Chinese leaders have seen rare earths as a kind of secret weapon that will catapult China to success. Rare earths can also be used to serve peace and enhance security.
“The Middle East has oil. China has rare earths,” Chinese paramount leader Deng Xiaoping presciently said in 1992, as he weaponized rare earths for their strategic advantages.
The United States and the rest of the West are today utterly dependent on China’s rare earths—a term for 17 metals and compounds that tend to be so thinly dispersed in terrain around the world that mining them becomes expensive.
But Canada not only has oil, it has rare earths, too, an estimated 15 million metric tons of them. If just 1 percent of those rare earths could be brought to market each year, they would exceed China’s entire annual production and far exceed China’s total exports. Even a fraction of that 1 percent would suffice to remove China’s stranglehold over the West, create some semblance of a functioning market in rare earths, and enhance the West’s security.
“These 17 elements are required to build many commercial and military electronics, from taptic engines, which allow an iPhone panel display to imitate a physical button, to the guidance systems that allow U.S. Air Force missiles to accurately hit their targets,” he wrote.
Regarding rare-earth magnets, Cotton said that “China is so dominant in this specific, critical application of rare earths that the Pentagon has had to repeatedly waive a ban on using Chinese-built components in U.S. weapons so that it could install rare-earth magnets in F-35 fighters. … The United States needs to end its dependence on China for rare-earth elements and other critical minerals to protect its commercial and military production from embargoes and other supply shocks.”
Free-market forces cannot meet the West’s need for rare earths, as recent history makes clear. From the 1960s to the 1980s, the United States was the world’s largest producer of rare earths. Then China entered the industry big time, its state-owned mining companies bankrupting producers in the United States and elsewhere by pricing rare earths below the cost of production.
As a result, China captured 97 percent of the worldwide market, allowing it to arbitrarily inflate prices for foreign manufacturers of electric vehicles, plasma screens, smartphones, and other consumer goods. Those inflated costs borne by China’s competitors then gave China’s own manufacturers an artificial advantage in exporting finished manufactured goods that need rare-earth inputs.
Moreover, China uses its rare-earth dominance as a club to cow political adversaries. In 2010, Beijing banned exports of rare earths to Japan over a territorial dispute, causing prices worldwide to soar 4,000 percent. In 2019, it prepared a plan to ban exports to the United States, believed kept at the ready in the event of a trade war. In 2020, it threatened bans against defense-industry companies such as Lockheed Martin to deter them from doing business with Taiwan. And it is currently considering comprehensive rare-earth bans against the United States and its allies.
Western mining companies today know that if they attempt to enter the market, China can bankrupt them by driving down prices. That’s what happened in 2015 to Molycorp, owner of the Mountain Pass mine in California, after China crashed the market. Once worth billions of dollars, Molycorp found itself forced to sell its mine for $20.5 million to a consortium of investors that included China’s Leshan Shenghe Rare Earth Co.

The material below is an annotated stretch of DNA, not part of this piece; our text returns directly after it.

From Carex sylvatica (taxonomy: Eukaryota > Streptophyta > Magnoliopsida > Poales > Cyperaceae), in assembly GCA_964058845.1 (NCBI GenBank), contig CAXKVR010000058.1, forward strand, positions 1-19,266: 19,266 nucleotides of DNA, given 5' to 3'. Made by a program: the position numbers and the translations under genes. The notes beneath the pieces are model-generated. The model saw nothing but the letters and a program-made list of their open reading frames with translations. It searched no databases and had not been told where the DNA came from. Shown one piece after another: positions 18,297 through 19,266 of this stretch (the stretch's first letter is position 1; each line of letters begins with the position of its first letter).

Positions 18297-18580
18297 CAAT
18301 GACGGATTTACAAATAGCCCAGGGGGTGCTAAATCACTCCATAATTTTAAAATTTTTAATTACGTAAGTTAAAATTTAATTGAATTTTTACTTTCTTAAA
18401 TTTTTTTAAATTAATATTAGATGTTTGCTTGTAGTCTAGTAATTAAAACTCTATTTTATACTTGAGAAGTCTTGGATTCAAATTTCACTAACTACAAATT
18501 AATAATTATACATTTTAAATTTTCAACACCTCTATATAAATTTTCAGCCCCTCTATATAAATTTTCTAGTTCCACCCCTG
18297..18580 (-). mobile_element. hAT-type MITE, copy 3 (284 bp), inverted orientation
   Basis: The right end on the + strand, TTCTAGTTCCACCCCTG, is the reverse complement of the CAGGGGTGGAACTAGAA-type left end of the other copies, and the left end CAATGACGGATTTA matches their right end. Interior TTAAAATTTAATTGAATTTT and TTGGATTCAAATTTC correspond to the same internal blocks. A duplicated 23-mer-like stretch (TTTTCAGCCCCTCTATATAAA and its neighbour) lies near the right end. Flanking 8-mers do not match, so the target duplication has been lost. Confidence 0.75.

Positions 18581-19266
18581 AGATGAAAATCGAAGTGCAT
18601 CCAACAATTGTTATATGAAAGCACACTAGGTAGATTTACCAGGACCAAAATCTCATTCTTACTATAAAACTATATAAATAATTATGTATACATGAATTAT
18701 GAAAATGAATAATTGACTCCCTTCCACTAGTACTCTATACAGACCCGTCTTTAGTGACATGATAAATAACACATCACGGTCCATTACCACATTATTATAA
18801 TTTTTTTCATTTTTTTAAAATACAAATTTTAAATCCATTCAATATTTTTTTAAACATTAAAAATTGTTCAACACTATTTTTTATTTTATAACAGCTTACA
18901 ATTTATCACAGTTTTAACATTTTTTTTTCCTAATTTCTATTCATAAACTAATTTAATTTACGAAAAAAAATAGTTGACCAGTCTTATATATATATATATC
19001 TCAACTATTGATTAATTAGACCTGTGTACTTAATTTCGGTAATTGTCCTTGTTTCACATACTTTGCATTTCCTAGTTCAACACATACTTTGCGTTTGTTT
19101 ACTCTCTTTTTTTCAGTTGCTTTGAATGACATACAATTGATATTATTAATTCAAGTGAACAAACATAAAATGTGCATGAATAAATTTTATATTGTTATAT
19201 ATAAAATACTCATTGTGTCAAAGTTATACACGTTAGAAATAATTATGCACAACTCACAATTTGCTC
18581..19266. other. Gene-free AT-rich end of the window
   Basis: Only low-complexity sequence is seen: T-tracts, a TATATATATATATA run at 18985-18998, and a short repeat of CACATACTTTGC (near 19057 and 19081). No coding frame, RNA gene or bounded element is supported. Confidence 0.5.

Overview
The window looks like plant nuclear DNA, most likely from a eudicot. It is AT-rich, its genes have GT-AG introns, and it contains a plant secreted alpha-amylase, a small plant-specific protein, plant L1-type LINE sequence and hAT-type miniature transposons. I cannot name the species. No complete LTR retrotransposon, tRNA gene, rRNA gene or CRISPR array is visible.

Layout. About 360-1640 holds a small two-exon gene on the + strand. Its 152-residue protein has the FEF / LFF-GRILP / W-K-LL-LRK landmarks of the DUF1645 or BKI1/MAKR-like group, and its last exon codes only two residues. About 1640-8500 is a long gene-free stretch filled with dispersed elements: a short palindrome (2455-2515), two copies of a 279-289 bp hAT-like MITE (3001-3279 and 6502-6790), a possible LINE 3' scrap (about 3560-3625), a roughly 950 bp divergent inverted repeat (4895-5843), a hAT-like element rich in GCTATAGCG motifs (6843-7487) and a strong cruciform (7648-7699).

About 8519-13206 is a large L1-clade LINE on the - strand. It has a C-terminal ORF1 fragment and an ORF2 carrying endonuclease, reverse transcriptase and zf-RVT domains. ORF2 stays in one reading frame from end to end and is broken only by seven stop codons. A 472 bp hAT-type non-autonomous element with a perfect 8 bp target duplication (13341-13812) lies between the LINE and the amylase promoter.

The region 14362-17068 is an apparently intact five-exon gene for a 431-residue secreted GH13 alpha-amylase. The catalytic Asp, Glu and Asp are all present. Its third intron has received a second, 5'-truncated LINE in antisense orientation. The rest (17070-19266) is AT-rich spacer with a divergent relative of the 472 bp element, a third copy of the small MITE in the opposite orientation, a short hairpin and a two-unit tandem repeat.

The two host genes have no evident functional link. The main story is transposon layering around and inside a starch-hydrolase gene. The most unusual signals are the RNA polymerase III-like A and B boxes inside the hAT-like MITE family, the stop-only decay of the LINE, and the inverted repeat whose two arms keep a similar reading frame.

To diminish the Beijing regime’s ability to weaponize rare earths, the United States, Australia, and India—allies that face special threats from China—are now subsidizing their rare-earth miners, beginning a much-needed decrease in China’s market share. Canada, which has an estimated four times as much of the rare earths as the United States, could speed that decrease by following suit and contributing to the common defense.
Subsidies would also strike a blow for free markets by spurring competition. Canadian mining companies in the Northwest Territories, Nunavut, Alberta, Saskatchewan, Ontario, Quebec, New Brunswick, and Newfoundland and Labrador all have rare-earth finds. All believe in the potential of their finds, and several doubtless would be producing profitably if a free market, shorn of Chinese price-fixing, existed in rare earths.
Most importantly, by strengthening the democracies both militarily and economically, Canada would serve the cause of peace. Like Deng, other Chinese leaders have seen rare earths as a kind of secret weapon that will catapult China to success.
In 1999, Jiang Zemin wrote: “Improve the development and application of rare earths, and change the resource advantage into economic superiority.” And in 2019, Xi Jinping toured a region known as China’s “rare-earth kingdom” for a photo op that was widely seen as sending a message that China held the upper hand in its dealings with the West.
Removing this weapon from that upper hand would represent a rare defeat for Beijing and demonstrate that the seeming inevitability of China’s rise might not be so inevitable after all.
Lawrence Solomon is a columnist, an author, and the policy director of Toronto-based Probe International. @LSolomonTweets LawrenceSolomon@nextcity.com.
Views expressed in this article are the opinions of the author and do not necessarily reflect the views of The Epoch Times.